Grocery list? Check. Coupons? Got ‘em. Eat a snack so you won’t shop hungry? Done. Mentally prepared to resist impulse buys? Totally.
Now you’re properly prepared for your weekly trip to the supermarket. Or are you?
No matter how hard you try, supermarkets often find a way to eat up more of your budget than you bargained for. Don’t feel bad. Today’s modern supermarket is less a store than a micro-managed, computerized retail laboratory whose sole purpose is getting you to part with as much cash as possible.
In this video, Money Talks News founder Stacy Johnson talks about the tricks of the supermarket trade. Watch it, then read on to see other grocery store gimmicks and how you can avoid them.
1. Store layout
It’s no coincidence that staples like milk, bread, and eggs are placed in vastly different locations within the store, and nowhere near the entrance.
Is it possible you can run a gauntlet of 10,000 impulse buys on your way to the milk without succumbing? Sure. Is it likely? No.
Solution: Only go to the store when you really need a restroom. That way when you run the gauntlet, you’ll actually run it.
2. Grouping foods that go together
You spot a bag of some heavily-advertised tortilla chips. That’s OK – you’ve got a coupon. Too bad you don’t have one for those jars of salsa sitting next to them.
In the blink of an eye, they’re both in your cart. So much for that carefully planned list.
Solution: Wear these “anti-ogle goggles” and you’ll only be able to see what’s directly in front of you.
3. Sweet smells
It’s a secret real estate agents have known for years: The smell of freshly-baked cookies can help turn an open house into your next home.
If the smell of fresh-baked cookies will persuade you to drop $200,000 on a house, how are you supposed to resist dropping $4.95 on fresh-baked cookies?
Solution: Keep fresh-baked cookies in your car and stuff your face on the way to the store.
4. Biggie-sized carts
Grocery store carts are growing. In fact, carts at Whole Foods have almost doubled in size in recent years, marketing consultant Martin Lindstrom told Today in a 2011 interview.
Not only does a giant cart allow you to buy more, a half-empty cart makes it appear you’re missing something.
Solution: Don’t ever use a cart. Only buy what you can carry in both hands.
5. Shelf placement
The most profitable items are often placed at eye level. If you’re looking for mustard, for example, you’ll immediately spot the gourmet and spiced mustards, but you may have to look down to find the more budget-friendly house brands.
Solution: Duck walk through the store. It’s good exercise and you’ll stay at bargain level. Stand up when you get to the check-out, however, or they may not see you.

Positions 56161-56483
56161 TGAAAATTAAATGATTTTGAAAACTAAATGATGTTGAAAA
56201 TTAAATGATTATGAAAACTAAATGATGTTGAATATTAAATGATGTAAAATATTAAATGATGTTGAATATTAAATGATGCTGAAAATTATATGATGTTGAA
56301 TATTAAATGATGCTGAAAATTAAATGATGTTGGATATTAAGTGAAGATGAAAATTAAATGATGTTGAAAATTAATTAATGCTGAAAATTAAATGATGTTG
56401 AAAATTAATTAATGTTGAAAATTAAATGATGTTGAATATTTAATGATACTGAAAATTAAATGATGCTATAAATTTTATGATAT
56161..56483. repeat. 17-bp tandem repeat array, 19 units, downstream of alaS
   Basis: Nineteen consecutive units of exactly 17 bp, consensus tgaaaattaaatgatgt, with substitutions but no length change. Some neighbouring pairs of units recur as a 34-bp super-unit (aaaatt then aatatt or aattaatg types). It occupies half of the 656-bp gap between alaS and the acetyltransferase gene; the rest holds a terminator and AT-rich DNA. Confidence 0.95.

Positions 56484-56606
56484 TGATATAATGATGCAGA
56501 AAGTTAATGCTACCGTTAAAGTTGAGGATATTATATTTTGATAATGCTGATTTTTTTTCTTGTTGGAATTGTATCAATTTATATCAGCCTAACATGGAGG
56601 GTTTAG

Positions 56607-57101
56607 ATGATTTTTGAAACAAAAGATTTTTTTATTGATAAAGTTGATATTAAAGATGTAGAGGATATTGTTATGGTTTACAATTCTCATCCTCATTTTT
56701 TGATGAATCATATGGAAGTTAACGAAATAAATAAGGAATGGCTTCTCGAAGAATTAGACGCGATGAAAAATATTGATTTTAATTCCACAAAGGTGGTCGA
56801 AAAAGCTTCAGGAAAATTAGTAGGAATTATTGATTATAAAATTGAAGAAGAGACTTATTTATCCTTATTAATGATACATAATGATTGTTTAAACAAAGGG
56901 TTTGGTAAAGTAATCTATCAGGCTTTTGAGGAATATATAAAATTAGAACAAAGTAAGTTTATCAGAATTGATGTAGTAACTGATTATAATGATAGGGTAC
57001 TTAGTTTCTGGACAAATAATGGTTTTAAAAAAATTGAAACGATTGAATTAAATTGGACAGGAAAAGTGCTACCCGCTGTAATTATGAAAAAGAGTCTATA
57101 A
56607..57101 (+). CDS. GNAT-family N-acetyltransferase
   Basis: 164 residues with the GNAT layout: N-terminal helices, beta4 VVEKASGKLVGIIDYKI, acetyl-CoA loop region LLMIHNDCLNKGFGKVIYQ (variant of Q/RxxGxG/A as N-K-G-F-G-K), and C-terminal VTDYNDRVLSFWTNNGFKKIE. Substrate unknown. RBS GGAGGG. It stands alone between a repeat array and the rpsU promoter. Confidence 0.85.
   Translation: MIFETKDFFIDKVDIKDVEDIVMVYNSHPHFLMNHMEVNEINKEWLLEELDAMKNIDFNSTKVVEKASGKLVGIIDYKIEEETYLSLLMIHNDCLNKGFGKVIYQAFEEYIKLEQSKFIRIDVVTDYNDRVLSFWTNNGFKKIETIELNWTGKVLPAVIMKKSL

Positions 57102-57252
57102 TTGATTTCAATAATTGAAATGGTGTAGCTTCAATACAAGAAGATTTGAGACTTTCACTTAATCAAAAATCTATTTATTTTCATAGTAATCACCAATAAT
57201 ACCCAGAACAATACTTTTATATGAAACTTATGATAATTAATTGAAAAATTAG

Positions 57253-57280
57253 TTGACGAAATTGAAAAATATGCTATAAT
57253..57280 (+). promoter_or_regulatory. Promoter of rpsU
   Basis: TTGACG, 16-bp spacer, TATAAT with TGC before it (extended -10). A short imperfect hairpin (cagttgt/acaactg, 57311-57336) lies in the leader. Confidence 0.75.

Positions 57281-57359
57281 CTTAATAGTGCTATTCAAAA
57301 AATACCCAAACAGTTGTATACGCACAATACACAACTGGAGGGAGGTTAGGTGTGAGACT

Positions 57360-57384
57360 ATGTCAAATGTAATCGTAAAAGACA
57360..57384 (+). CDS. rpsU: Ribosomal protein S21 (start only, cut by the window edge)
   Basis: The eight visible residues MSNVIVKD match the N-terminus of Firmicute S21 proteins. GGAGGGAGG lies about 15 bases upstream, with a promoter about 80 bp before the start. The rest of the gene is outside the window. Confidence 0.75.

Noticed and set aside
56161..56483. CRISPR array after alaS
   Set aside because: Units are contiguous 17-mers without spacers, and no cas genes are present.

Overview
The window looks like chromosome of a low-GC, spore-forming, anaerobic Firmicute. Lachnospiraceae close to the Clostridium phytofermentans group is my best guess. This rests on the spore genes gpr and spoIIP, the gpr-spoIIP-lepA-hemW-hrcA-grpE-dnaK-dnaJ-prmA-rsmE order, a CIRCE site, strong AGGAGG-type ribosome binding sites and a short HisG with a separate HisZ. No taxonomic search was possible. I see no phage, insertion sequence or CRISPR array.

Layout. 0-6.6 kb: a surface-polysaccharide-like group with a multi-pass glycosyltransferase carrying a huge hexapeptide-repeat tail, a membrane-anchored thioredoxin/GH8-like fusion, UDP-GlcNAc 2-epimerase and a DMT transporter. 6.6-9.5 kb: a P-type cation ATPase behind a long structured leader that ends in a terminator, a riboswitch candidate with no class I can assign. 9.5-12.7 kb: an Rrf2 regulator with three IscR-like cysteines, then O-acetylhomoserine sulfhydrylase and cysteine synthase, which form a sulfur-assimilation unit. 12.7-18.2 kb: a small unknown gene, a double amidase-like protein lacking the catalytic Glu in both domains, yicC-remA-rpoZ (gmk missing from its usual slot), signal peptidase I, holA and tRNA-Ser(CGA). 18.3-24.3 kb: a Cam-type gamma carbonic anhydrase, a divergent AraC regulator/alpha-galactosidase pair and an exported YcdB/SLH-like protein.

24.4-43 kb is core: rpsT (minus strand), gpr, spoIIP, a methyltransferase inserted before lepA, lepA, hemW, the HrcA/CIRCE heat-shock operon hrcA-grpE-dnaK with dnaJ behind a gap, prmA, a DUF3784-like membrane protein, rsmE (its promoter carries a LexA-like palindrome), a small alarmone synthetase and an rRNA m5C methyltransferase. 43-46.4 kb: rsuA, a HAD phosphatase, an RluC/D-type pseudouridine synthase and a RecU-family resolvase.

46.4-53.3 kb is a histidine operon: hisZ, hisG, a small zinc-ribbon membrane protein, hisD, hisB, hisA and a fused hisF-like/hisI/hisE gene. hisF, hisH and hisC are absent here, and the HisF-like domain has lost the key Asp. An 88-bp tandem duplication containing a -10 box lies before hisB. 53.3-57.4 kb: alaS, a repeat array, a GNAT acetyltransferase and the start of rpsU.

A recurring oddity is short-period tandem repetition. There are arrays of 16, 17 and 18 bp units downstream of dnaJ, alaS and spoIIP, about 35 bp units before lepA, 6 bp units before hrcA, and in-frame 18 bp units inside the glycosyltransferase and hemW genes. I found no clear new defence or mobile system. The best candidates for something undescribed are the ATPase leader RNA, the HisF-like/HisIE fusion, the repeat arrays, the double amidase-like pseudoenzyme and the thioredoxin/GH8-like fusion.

6. Checkout line items
According to Business Insider, another home for profitable items is the check-out line. While you’re waiting for the cashier to ring you up, you might pick up a magazine or a pack of chewing gum.
Solution: After you finish the cookies in your car, pop some gum in your mouth. As for magazines, pick one up. Just put it back before you pay. Hey, they shouldn’t have made you wait.
Punk would probably make you want to get through the store as quickly as possible, which is why grocery stores play easy-listening tunes. The more relaxing the experience, the longer you stay. The longer you stay, the more you spend.
Solution: Obviously an iPod with blaring punk and a pair of ear buds. Whatever you do, however, don’t start singing along.
8. Mislabeled meats
While we hope stores wouldn’t deliberately include the packaging in the weight or add ice to increase it, according to this TLC article, some stores use tricks like that to overstate the weight of packaged meats.
Solution? Bring your own pricing labels from home. If it feels light, fix it.
9. Store “deals”
Sometimes promotions help you save a few bucks. Other times, they don’t. Ten Greek yogurt cups for $10 may seem like a deal, but will you be able to eat your money’s worth before they expire?
Solution: To make sure you get your money’s worth, when nobody’s looking, eat a few right there in the store. If you’re not too full from cookies.
The bottom line
While our proposed solutions were obviously (we hope) a joke, the merchandising tricks of the supermarket trade are anything but. The real solution is to be aware you’re being played and respond accordingly. Your first line of defense is understanding the rules of engagement.
Every business uses tricks of the trade – nothing sinister about that. But just as retailers are free to use them, you’re free to understand and resist them.
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